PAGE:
38 Compare M Meredith, The state of Africa. A history of fifty years of independence (Jonathan Ball Publishers, Johannesburg, 2005), pp. 378-411; A Thomson, An introduction to African politics, 3rd Edition (Routledge, London, 2010), pp. 188-214; 275-285.
39 WB Worsfold, South Africa: A Study in Colonial Administration and Development (UK: British Library, 2011), pp. 1-326.
40 Compare A Batzer, "Teaching white South African literature in high school: The legacy", (2008).
41 Compare MSirayi, South African drama and theatrefrom precolonial times to the 1990's (USA, Xlibris Corporation, Bloomington, 2012), pp. 1-180.
42 Also compare with JC Myers, Indirect Rule in South Africa. Tradition, modernity and the costuming of political power (USA, University of Rochester Press, 2008), pp. 1-15.
43 The author's interpretation of Khunou's writing.
44 Available in
45 SF Khunou, "Traditional Leadership and Independent Bantustans of South Africa: Some Milestones of Transformative Constitutionalism beyond Apartheid" [2009], as accessible in
46 M Majavu, "The oppressive paradigm of the colonial academy", The South African Civil Society information Service, 17 November 2011 as accessed on, April 2013.         [ Links ]
47 See PSS Howard, "On silence and dominant accountability: A critical anticolonial investigation of the antiracism classroom", GJS Dei and A Kempf (eds.), Anti-colonialism and education. The politics of resistance, p. 44.
48 PSS Howard, "On silence and dominant accountability: A critical anticolonial investigation of the antiracism classroom", GJS Dei and A Kempf (eds.), Anti-colonialism and education. The politics of resistance, pp. 57-59.
49 See the reference to Naugle's source earlier.
50 Republic of South Africa, Statistics South Africa for 2011 as available in (retrieved in September 2013).
51 Compare RL Leigh, The story of a South African town recording its growth during 75years from a riverside colliery village to a major centre of South Africa's industry (Vereeniging, Vereeniging Town Council, 1968); MC van der Merwe, Vereeniging: Industrial giant: A Study of its industrial (University of Natal, 1975), pp 206; PJJ Prinsloo (red.), ''n Historiese oorsig van die Vaaldriehoekse industrialiseringsproses, 1880-1950" (Verslag, NIVG, 1994), pp. 353; "Die geskiedenis van Vereeniging" (Verslag, NIVG, Stadsraad van Vereeniging, 1992), pp. 548; "Die geskiedenis van Vanderbijlpark" (Verslag, NIVG, Stadsraad van Vanderbijlpark, 1994), pp. 660; "Yskor Vanderbijlpark-werke, 1943-1993" (Verslag, NIVG, YSKOR, 1993), pp. 206. As accessed from: Source:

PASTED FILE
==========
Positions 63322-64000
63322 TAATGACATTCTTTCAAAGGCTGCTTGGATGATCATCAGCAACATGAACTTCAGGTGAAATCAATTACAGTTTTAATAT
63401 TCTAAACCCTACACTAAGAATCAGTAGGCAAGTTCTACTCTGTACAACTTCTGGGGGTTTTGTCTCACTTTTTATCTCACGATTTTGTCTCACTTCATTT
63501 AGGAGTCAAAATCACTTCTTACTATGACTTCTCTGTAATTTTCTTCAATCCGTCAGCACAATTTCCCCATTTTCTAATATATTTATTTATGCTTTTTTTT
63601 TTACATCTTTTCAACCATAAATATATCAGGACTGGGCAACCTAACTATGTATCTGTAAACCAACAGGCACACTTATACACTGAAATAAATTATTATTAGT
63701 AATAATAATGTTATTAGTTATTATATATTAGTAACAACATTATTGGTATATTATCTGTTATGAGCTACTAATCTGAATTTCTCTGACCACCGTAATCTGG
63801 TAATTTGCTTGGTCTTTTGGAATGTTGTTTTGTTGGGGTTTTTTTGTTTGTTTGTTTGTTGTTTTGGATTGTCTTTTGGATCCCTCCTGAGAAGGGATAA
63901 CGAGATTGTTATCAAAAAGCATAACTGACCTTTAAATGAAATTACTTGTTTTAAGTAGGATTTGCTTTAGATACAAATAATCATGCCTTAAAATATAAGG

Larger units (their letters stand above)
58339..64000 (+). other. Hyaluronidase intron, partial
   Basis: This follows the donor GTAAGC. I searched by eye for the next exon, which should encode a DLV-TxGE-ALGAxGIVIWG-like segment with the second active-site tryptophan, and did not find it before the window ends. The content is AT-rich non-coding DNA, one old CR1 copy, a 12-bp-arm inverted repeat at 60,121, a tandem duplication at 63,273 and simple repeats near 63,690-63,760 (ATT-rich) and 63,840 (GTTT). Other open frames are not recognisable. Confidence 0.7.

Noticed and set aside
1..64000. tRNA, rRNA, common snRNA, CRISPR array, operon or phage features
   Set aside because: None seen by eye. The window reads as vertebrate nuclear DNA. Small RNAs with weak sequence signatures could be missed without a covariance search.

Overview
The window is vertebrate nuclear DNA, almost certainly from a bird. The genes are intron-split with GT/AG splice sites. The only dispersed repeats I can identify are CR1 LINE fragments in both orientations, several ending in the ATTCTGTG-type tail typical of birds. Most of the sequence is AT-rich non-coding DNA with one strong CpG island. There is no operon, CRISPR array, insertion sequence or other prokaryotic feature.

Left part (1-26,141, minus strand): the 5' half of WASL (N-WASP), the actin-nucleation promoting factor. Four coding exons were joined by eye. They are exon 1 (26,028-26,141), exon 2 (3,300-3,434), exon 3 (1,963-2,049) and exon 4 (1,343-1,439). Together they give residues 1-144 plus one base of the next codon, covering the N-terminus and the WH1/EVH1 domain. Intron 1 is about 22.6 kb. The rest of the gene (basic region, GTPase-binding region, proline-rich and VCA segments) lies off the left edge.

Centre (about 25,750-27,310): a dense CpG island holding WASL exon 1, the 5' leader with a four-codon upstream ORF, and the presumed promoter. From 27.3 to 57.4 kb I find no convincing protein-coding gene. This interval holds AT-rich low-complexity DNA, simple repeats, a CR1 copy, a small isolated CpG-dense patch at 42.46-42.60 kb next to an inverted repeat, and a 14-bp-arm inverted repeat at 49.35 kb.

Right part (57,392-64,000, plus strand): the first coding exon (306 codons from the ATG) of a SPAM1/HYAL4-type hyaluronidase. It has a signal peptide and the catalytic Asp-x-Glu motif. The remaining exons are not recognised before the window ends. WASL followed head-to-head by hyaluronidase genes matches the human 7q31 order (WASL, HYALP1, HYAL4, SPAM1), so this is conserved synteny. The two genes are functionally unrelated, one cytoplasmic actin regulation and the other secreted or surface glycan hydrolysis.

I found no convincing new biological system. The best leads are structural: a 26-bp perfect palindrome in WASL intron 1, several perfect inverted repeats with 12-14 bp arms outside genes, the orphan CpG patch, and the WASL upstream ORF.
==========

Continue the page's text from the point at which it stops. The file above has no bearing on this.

52 Some examples are: P Noonan, They're burning the churches (Bellevue, Jacana, 2003); JGR Simpson, "The Boipatong massacre and South Africa's Democratic Transition", African studies Centre, African studies collection, 35, 2011; IE Joseph, 21 Years of Progress (Felster Publishers, Johannesburg, 1940).
53 E-Mail conversation ES van Eeden with Prof N Nieftagodien, 15 November 2013.
54 Information obtained by the author from the NWU Vaal Triangle, Vice Rector Research: Prof L du Plessis, 29 November 2013.
55 See R Congreve, Aristotle/Aristotelous Ta Politika: The politics of Aristotle (Longmans, Green & Co, 1874), pp. 524; D Lambin & G du Val, Aristotelous Politika Kai Oikonomika, Volume 2 (BiblioBazaar, 2011), pp. 396. (Previously published in 1923).
59 The Hist 211-students are supported with ideas on the structure because it is experienced that they are still
60 SS Wakok, "The fecklessness of Africa and the wider world", 11 November 2009, as accessed in         [ Links ]